The navigation of the ‘Middle Severn’ as it is often called, was always a challenge, but centuries of use by Severn Trows or local barges of a range of sizes was enabled by navigation works of the simpler kind.  These consisted of  ‘barge gutters’ and rush and board ‘fish’ weirs either side of islands, some of which were natural enough, but others had been created for the purpose, which just required managing.  Barges would be sailed and hauled up, and floated down – probably bearing some considerable wear and tear in the process, but in a similar manner to those on the Thames, where ‘flash locks’ with a single gate would hold up enough water to enable the next reach to be navigated.    The use of sail on the Severn was often of benefit when going upstream, due to the prevailing wind being in the right direction at least as far as Bridgnorth – but it was only regarded as assistance, as gangs of bow hauliers would usually be expected to keep the vessel in the right direction for much of the ‘inland’ river, as well as ‘haul’ against the current.  The mast however, was always provided – as with narrow boats, the best towing position is from a mast amidships at the ‘pivot point’ of the boat, and was also useful of course for a ‘derrick’ or simple crane for handling cargo. 

Of course the main requirement was enough water.  Up to Victorian times this was usually available – only drought or flood would hamper the management of trade at least as far upstream as Shrewsbury, via Bewdley, Bridgnorth, Coalport and Ironbridge, and vessels would go down as far as Stourport, Worcester, Upton, Tewkesbury and Gloucester, according to cargo.  In those days, transhipment to vessels of a different size was quite common, wages for local workers being no hindrance in the basic economic conditions of the day.  Abstraction of water for domestic, agricultural and industrial use increased throughout the 19th century, reducing water levels to a minimum for a greater proportion of the year, and by the early 20th century navigation with barges was impossible to manage with any reliability.  The last up-river trow left Arley quarry in 1907.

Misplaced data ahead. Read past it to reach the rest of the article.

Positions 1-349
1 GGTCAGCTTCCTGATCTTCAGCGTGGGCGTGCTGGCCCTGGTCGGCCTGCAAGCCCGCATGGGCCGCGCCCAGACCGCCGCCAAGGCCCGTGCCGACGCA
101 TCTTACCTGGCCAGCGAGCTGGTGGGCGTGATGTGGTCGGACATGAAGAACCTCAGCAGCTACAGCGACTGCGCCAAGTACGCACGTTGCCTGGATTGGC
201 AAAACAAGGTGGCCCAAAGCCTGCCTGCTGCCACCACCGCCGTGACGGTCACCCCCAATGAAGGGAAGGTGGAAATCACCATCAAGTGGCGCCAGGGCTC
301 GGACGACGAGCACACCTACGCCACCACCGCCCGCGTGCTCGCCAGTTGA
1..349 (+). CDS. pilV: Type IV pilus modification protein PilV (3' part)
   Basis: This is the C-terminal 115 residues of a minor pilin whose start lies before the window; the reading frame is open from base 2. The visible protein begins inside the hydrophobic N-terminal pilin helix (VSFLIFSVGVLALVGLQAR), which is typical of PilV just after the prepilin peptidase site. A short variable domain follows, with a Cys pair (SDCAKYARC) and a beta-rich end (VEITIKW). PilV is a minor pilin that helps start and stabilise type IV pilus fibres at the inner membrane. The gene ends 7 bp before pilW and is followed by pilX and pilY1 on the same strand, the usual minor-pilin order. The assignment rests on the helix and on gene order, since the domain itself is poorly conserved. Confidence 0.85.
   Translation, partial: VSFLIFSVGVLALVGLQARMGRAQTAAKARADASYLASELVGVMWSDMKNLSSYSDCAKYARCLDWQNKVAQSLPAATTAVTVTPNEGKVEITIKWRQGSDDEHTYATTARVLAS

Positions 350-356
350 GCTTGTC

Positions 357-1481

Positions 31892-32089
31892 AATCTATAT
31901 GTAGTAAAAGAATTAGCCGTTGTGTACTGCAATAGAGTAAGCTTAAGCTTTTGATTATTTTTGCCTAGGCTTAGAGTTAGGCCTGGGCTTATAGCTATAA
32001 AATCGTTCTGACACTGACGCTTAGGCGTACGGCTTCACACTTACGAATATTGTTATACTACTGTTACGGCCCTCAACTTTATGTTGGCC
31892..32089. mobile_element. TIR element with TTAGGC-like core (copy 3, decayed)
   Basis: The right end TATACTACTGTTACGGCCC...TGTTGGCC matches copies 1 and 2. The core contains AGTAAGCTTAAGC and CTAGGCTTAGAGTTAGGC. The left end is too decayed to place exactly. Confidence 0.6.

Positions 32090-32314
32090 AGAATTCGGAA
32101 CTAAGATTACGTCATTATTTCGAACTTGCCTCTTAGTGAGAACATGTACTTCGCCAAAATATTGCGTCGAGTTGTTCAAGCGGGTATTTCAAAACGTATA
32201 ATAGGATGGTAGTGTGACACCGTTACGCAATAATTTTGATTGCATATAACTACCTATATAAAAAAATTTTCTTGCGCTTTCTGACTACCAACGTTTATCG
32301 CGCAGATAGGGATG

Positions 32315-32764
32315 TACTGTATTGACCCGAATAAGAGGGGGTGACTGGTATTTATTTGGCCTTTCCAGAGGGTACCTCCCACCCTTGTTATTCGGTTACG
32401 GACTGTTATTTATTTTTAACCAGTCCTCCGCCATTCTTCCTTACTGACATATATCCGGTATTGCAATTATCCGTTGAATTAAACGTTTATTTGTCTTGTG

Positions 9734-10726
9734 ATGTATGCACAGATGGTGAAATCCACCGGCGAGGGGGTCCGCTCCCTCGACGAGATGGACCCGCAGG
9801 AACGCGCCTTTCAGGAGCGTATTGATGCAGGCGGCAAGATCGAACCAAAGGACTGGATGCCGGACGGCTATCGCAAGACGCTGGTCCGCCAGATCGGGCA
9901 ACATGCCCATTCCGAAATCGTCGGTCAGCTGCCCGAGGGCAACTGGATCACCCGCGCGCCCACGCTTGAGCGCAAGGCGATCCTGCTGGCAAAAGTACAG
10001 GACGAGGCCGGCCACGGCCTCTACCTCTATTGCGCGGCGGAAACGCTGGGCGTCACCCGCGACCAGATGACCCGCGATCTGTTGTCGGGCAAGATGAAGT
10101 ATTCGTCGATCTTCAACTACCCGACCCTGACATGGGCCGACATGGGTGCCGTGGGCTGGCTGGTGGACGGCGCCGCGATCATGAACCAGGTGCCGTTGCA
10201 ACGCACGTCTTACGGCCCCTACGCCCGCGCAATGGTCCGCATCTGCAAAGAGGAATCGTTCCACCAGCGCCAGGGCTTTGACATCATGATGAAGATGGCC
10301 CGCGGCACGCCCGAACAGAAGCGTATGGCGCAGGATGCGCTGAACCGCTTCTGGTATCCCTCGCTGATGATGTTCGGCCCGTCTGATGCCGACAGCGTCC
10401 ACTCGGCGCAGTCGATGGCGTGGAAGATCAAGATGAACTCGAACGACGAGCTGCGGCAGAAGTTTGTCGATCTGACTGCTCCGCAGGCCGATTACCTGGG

A solid concrete weir was built at Shrewsbury in 1909 to keep water level at a nominal height for pleasure boating (i.e. punts and skiffs) around the loop of the river enclosing the town, particularly by Shrewsbury School Rowing tradition, and also enjoyed by local people for a stroll, or ‘promenade’.   A lock was promised at that time for the passage of larger boats, but was never carried out – a neglect for which Shrewsbury Town Council has never been forgiven!   This prevented any further trade on the river in that area, and also of course limited the use of any larger craft to an isolated pound.  (A fashionable place, Shrewsbury, reminiscent of Richmond on Thames, which did the same thing – but significantly with a moveable weir and a lock, thus providing for relief in times of flood, and navigation at all times). 

Downriver, weirs and locks had been built on the tidal section in the 19th century to enable continuous navigation on the lower Severn between Gloucester and Stourport.  (Tides extended to above Worcester before 1845).  This reach saw larger classes of barge in use, further isolating any traffic possibilities higher upstream.  Perhaps the most advanced and useful trade carried in this section being the oil depot deliveries during the middle forty years of the 20th century.  Alas, there is now little transport by water on the Severn – except the occasional aggregate carried by Taylors for Cemex below Upton on Severn, and some passenger barges, which come up-river to Stourport, and isolated examples there and at Ironbridge and Shrewsbury. 

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